Deida’s New-Age Misogyny

Here is a post from a fb friend, quoting David Deida. My response follows. It’s not just about David Deida, though, it’s all the talk about “the masculine” and “the feminine.” He just happens to the be one of the primary proponents of this way of thinking. There were a number of other comments, but I just included my own.

“You have probably met a woman who seemed fantastic, only to discover she has some emotional weirdness that you don’t really want to deal with. She seemed incredibly sexy, but also a bit “bonkers”, saying one thing one moment and another the next. You have probably also met some very reasonable and trustworthy women who don’t seem to constantly change their mind and, in fact, with whom you could have good conversations that don’t end up frustrating you. Although you may love these women and enjoy spending time with them, they don’t arouse your passion as much as the women whose words you wouldn’t trust to remain true for an afternoon, but who move their body in a way that drives you wild.

“Why can’t a woman be more like a man?” many men have wondered. But, of course, it is precisely those ways in which a woman is least like a man that most attract you sexually, if you have a masculine sexual essence. A woman’s feminine shine, the energy that moves her body, her utterly refreshing spontaneity and mystery, not to mention her delightful smile, are what attract you. And the more feminine a woman is at her core, the less she is likely to evidence strong masculine traits, such as speaking clearly and unequivocally about thoughts and desires, rather than primarily expressing her feelings of the moment.

A woman with a more feminine sexual essence will say she loves you one moment, and then, when you have done something you are not even aware of, she will say she hates you. This is the beauty of the feminine; to her, the masculine grid of words and events is less relevant than the fluidity of relationship and feeling. Thank God for such women, who make no apologies for their oceanic depth and riptides of emotion.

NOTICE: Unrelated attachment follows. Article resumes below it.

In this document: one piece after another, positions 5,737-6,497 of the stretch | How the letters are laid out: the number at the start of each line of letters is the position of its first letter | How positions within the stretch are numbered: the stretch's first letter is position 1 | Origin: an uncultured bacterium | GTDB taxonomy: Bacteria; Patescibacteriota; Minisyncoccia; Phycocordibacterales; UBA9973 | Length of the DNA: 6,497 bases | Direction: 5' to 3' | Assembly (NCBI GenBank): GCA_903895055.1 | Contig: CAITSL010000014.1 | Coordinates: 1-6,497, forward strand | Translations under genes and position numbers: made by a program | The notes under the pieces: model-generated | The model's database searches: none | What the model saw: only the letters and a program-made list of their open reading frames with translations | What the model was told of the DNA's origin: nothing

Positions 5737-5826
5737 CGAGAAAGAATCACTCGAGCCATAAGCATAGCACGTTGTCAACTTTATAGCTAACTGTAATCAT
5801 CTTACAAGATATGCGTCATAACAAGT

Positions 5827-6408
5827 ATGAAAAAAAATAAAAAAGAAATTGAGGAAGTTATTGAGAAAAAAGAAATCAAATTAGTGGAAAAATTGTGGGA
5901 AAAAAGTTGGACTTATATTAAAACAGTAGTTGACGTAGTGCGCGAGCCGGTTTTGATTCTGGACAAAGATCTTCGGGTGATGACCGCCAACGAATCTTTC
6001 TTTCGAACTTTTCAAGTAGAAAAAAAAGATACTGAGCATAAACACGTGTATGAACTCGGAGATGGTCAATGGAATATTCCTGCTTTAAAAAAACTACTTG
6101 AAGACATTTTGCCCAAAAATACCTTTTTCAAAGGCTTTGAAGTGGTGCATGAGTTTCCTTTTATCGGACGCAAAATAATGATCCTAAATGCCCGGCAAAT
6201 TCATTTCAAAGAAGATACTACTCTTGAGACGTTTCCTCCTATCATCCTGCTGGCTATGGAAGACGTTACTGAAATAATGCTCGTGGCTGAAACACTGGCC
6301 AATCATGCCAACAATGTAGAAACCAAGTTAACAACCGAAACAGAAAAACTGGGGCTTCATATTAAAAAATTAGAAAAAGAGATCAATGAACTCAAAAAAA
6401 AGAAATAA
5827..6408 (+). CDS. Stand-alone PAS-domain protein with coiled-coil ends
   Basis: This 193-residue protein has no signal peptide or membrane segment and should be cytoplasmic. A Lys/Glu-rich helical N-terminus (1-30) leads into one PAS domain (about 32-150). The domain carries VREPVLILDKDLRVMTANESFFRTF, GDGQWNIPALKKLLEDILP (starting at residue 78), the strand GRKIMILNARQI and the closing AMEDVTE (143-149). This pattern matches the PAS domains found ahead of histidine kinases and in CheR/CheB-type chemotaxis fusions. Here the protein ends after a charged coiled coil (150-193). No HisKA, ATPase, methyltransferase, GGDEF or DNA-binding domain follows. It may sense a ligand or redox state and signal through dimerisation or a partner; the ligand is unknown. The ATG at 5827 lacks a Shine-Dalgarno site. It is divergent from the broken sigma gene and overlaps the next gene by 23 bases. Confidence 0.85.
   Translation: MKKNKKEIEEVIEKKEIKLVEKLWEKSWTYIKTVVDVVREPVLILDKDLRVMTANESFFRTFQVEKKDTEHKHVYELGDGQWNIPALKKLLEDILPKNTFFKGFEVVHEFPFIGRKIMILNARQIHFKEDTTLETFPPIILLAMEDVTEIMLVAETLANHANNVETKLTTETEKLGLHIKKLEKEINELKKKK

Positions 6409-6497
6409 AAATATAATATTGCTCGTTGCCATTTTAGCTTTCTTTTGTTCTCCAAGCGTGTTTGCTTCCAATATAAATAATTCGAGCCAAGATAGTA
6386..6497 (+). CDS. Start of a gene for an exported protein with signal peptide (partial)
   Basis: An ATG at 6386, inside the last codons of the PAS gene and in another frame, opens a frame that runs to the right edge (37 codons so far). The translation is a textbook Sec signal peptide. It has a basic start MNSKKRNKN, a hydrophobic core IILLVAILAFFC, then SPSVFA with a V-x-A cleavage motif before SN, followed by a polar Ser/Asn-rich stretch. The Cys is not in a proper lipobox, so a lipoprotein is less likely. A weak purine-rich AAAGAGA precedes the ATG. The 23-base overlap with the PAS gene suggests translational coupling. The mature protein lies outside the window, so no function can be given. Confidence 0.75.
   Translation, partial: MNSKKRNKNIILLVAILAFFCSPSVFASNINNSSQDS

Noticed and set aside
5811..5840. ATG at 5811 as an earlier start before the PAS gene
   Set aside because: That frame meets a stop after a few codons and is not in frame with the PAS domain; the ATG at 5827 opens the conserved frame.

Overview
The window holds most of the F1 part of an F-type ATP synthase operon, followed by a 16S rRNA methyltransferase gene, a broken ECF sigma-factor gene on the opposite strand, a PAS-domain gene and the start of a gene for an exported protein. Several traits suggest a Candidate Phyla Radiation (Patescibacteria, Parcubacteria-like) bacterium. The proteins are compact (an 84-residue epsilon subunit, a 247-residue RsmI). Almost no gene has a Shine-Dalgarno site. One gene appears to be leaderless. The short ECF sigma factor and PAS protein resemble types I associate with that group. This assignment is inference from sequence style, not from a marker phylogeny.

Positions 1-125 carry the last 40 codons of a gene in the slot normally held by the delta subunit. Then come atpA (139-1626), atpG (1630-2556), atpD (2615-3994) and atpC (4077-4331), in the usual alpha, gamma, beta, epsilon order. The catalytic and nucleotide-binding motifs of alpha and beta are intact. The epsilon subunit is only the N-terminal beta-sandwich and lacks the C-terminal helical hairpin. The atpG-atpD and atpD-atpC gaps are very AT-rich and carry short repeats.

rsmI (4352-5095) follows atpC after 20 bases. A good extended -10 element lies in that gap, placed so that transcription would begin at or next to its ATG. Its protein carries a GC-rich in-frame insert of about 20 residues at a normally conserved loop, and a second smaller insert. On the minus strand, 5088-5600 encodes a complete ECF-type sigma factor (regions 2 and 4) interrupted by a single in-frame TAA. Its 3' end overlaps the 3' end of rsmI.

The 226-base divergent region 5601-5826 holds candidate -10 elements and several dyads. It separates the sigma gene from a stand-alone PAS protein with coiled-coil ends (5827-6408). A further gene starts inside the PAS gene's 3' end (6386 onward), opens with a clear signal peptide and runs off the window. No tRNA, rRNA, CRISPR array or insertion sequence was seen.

When a woman is encouraged to be at home with her feminine essence she is at home with energy, be it sexual or spiritual. For such a woman, there is no disconnection between sex and spirit. Her sexual surrender, if she is with a worthy man, is the same as her devotional or spiritual surrender. She opens from head to toe, receiving divine love-force deep throughout her body, so that she is rippled, arched, and undulated by its boundless flow.

You will only be happy in intimacy if you choose a woman who is your sexual reciprocal as a partner (if you have a masculine sexual essence that would be a woman with a deep feminine essence). And, you will only be able to survive such an intimacy if her dark and light sides are equally embraceable to you. It takes time to develop such skill and strength, but in doing so you learn to provide your woman, as well as the world, with a man whose gifts are uncompromised by fear of feminine power and chaos.”

— David Deida
The Way of the Superior Man

Well, I did read Way of the Superior Man. Or, at least 3/4 of it, before I chucked it across the room. This quote is a good representation of what is contained in the book. As [a previous post] has already pointed out, Deida blithely conflates gender-irrelevant character traits and behaviors with abstract concepts of masculine and feminine. According to Deida “Speaking clearly about thoughts and desires” is a “masculine” trait — apparently one we should not expect to find in a woman, especially not an “incredibly sexy” one. To me that seems blazingly misogynistic.